Colorectal cancer is the 3rd most common cancer globally with 1.9 million new cases in 2020 and 935,173 deaths. The use of neoadjuvant chemotherapy has been shown to be of value at reducing tumour size and stage in patients with other operable cancers such as gastric and lower oesophageal adenocarcinomas but this approach has not been explored in the treatment of patients with colon cancer, possibly due to risk that treatment toxicities may compromise patient’s fitness for subsequent surgery.

However, despite the potential concerns, in the current study, researchers randomised patients 2:1 with radiologically staged T3-4, NO-2, MO colon cancer to either 6 weeks of preoperative oxaliplatin-fluoropyrimidine therapy followed by 18 weeks of postoperative adjuvant therapy (the intervention group) or postoperative chemotherapy only and which served as the control arm. They set the primary outcome as residual or recurrent disease within 2 years of randomisation, defined as no resection or macroscopic incomplete resection, that is, residual tumour or metastases following surgery. For the secondary outcomes, the team looked at several measures including surgical morbidity, histopathologic stage and cause-specific mortality.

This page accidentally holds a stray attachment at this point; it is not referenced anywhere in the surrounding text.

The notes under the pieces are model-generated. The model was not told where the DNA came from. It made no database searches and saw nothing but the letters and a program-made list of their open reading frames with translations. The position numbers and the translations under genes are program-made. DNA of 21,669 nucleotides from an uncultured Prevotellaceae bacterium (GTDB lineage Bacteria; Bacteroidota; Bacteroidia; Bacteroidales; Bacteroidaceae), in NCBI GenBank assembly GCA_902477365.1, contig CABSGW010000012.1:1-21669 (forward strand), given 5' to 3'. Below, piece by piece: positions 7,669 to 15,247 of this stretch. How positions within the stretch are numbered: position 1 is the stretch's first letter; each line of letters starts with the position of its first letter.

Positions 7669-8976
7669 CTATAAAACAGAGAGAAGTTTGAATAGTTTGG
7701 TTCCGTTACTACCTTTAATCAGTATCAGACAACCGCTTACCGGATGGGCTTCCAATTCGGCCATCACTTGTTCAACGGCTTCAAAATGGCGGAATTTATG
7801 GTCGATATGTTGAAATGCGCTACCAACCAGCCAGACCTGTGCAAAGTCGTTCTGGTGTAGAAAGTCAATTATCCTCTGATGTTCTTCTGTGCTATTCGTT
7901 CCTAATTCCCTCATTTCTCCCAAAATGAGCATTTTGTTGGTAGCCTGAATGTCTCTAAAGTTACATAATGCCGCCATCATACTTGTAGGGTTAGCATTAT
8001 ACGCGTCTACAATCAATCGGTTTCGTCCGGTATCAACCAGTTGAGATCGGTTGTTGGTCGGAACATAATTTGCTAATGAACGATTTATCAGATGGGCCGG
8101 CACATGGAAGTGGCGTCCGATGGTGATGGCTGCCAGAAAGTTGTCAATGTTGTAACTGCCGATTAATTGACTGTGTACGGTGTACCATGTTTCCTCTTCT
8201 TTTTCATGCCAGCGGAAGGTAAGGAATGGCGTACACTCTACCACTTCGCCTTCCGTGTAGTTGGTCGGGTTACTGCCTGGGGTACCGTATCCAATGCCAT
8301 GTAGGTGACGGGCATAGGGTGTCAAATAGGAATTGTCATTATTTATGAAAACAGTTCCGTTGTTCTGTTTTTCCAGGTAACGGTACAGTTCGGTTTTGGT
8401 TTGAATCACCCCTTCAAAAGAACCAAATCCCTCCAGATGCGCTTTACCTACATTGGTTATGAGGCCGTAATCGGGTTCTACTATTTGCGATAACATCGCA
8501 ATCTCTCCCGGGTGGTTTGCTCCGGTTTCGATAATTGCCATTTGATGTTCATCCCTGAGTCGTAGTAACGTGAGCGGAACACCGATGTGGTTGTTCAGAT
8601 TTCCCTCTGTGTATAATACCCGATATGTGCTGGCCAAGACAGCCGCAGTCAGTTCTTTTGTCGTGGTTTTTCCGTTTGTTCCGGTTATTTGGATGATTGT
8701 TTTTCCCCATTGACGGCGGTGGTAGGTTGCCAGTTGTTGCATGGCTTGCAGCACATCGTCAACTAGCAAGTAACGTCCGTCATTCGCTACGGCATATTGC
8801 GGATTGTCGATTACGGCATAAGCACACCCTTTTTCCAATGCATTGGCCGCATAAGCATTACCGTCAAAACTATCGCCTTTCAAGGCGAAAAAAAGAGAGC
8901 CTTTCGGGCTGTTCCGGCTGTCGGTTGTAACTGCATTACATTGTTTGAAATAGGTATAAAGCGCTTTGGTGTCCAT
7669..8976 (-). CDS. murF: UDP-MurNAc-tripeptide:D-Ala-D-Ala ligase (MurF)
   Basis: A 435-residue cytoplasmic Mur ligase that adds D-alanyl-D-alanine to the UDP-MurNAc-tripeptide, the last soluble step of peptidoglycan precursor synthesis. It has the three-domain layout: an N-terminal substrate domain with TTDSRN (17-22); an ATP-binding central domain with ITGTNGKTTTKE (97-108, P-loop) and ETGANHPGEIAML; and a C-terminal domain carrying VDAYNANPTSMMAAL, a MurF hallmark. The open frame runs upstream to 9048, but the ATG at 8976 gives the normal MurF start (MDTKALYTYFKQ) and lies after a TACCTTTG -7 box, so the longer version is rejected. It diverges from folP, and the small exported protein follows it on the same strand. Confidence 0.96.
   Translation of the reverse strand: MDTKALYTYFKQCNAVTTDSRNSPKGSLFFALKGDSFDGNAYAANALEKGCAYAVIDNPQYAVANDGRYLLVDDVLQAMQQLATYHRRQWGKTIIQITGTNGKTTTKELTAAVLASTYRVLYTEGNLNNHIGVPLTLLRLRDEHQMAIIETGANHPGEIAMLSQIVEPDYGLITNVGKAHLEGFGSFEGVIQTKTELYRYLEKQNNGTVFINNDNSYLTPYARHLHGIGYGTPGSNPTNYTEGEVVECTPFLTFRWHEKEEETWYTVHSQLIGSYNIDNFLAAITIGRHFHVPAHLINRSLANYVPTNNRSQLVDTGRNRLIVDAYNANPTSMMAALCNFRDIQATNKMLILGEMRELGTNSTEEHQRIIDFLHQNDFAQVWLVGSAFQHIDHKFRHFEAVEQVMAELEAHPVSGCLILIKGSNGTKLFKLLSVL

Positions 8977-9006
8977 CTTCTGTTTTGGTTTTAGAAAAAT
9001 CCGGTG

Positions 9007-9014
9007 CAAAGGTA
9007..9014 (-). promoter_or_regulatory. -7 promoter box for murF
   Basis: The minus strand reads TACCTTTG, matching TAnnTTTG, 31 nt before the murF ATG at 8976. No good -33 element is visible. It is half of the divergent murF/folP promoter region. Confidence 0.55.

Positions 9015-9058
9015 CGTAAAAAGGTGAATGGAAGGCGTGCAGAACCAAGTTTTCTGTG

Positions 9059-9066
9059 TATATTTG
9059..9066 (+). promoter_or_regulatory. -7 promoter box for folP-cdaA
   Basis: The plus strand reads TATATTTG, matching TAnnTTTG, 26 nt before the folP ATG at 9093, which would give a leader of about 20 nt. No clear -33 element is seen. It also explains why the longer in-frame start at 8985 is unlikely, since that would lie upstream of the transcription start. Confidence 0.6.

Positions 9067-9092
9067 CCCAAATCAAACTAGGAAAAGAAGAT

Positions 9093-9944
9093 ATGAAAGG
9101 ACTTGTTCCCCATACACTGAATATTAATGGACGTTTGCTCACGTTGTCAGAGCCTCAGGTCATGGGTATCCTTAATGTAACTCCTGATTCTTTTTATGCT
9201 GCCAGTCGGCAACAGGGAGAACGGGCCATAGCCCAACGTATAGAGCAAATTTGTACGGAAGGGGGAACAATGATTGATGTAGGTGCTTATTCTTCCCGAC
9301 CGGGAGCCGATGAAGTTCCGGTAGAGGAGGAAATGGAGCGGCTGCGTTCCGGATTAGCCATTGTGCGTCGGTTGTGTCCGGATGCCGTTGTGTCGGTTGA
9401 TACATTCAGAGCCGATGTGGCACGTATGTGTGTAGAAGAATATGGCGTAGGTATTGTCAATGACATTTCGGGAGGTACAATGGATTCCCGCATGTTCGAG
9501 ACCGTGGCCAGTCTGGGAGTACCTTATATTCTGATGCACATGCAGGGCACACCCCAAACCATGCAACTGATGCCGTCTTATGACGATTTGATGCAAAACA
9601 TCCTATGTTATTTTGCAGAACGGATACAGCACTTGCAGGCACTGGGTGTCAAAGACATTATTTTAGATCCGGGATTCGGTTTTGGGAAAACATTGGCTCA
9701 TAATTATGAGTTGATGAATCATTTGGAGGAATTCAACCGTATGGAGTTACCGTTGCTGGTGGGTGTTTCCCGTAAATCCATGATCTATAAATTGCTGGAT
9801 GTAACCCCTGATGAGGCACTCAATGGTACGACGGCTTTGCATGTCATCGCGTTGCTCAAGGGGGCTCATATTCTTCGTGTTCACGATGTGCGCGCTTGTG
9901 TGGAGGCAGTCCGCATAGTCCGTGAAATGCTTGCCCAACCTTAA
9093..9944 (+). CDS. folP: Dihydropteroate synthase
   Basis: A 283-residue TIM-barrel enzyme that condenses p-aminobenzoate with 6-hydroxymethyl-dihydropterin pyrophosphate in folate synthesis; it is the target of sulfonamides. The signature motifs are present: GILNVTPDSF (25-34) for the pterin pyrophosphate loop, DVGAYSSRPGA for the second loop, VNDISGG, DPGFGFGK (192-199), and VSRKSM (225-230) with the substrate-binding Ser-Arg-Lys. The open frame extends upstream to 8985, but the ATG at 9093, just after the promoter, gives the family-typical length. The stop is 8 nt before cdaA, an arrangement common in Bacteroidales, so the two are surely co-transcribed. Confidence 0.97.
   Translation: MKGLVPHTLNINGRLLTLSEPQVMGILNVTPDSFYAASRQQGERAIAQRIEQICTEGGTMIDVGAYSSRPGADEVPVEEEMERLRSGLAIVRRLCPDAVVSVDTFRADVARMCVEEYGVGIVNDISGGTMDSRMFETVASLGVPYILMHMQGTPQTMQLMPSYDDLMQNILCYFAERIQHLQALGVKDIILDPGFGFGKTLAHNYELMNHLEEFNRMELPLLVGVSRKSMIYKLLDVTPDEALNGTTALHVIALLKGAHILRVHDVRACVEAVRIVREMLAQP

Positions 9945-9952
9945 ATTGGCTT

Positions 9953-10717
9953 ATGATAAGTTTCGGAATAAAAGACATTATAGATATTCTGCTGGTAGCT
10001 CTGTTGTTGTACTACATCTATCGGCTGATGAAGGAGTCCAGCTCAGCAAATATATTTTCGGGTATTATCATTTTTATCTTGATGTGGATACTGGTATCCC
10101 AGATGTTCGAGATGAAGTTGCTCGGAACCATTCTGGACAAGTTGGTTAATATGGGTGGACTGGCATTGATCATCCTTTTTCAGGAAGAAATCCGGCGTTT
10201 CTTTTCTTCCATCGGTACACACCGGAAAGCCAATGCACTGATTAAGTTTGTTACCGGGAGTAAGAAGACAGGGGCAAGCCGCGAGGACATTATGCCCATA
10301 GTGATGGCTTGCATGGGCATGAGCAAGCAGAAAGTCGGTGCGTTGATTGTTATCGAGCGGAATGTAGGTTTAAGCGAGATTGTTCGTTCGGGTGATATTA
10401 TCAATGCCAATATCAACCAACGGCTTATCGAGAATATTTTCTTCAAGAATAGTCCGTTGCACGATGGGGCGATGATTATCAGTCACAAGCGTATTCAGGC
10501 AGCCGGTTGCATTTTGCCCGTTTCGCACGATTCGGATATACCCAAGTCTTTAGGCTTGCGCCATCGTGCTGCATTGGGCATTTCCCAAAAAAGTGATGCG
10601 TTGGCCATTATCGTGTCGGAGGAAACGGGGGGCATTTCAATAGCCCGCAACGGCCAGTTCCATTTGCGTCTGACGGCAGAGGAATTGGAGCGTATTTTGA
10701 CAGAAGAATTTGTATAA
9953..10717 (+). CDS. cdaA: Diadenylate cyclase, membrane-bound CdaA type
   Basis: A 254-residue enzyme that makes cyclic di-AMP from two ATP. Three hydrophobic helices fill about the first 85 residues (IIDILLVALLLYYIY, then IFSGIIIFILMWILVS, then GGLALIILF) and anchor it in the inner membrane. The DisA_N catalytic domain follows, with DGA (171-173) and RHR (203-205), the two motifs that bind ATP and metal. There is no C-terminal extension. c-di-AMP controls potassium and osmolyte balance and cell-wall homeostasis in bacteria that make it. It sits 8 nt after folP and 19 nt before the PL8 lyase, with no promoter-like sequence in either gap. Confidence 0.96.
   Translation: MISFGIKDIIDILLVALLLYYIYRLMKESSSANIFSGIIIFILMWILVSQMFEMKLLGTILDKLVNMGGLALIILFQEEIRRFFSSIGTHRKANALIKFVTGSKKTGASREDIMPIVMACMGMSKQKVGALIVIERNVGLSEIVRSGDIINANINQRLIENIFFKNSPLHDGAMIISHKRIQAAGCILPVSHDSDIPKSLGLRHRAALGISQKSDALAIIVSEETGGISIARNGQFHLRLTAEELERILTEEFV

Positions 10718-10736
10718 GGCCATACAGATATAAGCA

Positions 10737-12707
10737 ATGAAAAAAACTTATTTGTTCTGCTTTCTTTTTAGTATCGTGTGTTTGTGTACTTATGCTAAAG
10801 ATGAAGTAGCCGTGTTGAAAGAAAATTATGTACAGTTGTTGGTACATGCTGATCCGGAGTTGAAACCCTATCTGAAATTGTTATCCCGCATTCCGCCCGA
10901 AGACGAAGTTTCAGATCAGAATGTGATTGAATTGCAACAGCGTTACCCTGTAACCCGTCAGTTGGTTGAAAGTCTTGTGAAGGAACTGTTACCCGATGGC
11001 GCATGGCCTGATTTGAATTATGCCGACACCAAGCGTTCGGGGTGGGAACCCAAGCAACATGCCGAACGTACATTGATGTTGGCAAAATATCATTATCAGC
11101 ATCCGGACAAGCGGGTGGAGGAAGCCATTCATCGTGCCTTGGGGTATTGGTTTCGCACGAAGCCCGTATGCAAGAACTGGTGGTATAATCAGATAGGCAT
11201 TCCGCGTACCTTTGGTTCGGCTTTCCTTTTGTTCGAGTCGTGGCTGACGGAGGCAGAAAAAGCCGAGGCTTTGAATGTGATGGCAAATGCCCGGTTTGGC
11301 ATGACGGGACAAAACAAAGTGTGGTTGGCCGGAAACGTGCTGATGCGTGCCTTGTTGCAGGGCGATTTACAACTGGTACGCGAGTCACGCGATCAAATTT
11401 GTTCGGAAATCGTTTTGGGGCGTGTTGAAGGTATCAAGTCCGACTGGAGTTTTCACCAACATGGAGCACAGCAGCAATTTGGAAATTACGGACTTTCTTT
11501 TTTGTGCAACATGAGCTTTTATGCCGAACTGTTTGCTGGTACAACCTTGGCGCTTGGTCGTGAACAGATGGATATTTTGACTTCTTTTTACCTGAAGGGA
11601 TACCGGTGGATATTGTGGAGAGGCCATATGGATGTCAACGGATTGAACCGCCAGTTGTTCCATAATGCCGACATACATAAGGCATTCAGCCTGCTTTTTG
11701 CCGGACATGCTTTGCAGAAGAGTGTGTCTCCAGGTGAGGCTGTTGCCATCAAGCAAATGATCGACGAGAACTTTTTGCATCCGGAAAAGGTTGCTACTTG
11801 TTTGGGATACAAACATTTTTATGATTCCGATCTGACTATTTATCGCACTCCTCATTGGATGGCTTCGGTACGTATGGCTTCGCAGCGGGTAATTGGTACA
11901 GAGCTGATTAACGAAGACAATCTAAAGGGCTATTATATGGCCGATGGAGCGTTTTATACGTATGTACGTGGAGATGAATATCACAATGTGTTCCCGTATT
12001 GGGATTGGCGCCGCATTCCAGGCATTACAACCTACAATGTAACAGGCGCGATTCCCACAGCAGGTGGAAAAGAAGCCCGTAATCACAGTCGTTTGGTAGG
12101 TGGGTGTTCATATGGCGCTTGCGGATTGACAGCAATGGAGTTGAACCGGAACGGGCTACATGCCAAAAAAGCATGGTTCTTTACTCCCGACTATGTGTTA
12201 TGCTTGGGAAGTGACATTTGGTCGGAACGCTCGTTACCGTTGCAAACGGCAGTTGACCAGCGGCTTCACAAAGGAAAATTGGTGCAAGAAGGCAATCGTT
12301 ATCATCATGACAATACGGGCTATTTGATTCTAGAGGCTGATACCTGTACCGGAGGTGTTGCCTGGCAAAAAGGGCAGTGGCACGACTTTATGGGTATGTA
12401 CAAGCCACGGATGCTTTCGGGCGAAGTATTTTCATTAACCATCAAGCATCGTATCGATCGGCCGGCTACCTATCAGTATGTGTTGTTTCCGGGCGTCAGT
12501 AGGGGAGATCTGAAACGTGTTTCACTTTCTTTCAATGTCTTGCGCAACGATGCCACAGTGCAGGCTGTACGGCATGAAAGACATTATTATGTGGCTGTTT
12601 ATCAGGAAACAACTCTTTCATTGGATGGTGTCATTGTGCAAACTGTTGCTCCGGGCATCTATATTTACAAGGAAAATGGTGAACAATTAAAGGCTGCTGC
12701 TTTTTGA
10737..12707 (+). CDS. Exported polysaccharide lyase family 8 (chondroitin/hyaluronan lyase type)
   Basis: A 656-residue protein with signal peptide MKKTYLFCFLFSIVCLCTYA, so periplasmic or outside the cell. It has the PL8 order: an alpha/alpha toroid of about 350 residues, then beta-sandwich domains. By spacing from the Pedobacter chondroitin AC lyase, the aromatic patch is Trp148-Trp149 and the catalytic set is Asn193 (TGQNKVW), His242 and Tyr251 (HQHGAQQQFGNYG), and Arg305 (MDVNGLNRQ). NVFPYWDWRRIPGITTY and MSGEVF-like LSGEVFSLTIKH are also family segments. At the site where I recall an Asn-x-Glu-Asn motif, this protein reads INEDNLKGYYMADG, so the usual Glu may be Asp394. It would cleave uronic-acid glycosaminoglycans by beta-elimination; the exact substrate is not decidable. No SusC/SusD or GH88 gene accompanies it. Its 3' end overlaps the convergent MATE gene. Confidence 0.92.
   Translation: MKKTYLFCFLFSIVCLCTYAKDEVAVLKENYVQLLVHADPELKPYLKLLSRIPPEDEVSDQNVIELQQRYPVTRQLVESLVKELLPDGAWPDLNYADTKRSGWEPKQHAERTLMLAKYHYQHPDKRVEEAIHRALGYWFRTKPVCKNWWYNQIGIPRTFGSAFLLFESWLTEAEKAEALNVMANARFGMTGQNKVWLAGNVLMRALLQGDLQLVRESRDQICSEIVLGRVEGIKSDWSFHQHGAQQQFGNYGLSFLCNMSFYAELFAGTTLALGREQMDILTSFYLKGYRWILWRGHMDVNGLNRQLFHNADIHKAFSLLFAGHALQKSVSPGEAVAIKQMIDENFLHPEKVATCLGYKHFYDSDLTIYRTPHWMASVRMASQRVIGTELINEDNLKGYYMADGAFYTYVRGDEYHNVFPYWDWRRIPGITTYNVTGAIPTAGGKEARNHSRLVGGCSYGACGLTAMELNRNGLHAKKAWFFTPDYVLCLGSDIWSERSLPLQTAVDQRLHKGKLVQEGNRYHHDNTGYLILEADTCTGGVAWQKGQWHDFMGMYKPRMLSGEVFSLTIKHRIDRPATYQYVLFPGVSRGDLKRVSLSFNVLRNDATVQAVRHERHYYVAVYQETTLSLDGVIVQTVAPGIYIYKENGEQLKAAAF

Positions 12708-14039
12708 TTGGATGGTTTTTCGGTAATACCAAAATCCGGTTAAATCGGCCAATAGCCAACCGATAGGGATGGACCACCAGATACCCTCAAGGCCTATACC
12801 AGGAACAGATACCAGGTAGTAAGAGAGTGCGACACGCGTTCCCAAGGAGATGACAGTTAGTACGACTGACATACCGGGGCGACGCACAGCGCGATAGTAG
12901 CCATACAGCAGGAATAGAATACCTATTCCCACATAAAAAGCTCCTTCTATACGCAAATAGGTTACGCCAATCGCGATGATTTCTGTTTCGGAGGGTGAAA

Neoadjuvant chemotherapy and cancer surgery outcomes\

A total of 686 patients assigned to NAC and 351 control patients were included in the analysis.

The primary outcome occurred significantly less frequently in those assigned to NAC (rate ratio, RR = 0.72, 95% CI 0.54 – 0.98, p = 0.037). Moreover, there was also a reduction, albeit non-significant, in colon-cancer specific mortality (RR = 0.74, 95% CI 0.52 – 1.05, p = 0.095).

In addition, the researchers observed substantial reductions in T stage (21% vs 31%, NAC vs control, p < 0.001) and a higher proportion of NAC patients had histopathologically complete resections (94% vs 89%, p < 0.001).

Based on these findings, the authors concluded that NAC should be considered as a treatment option for patients with locally advanced colon cancer.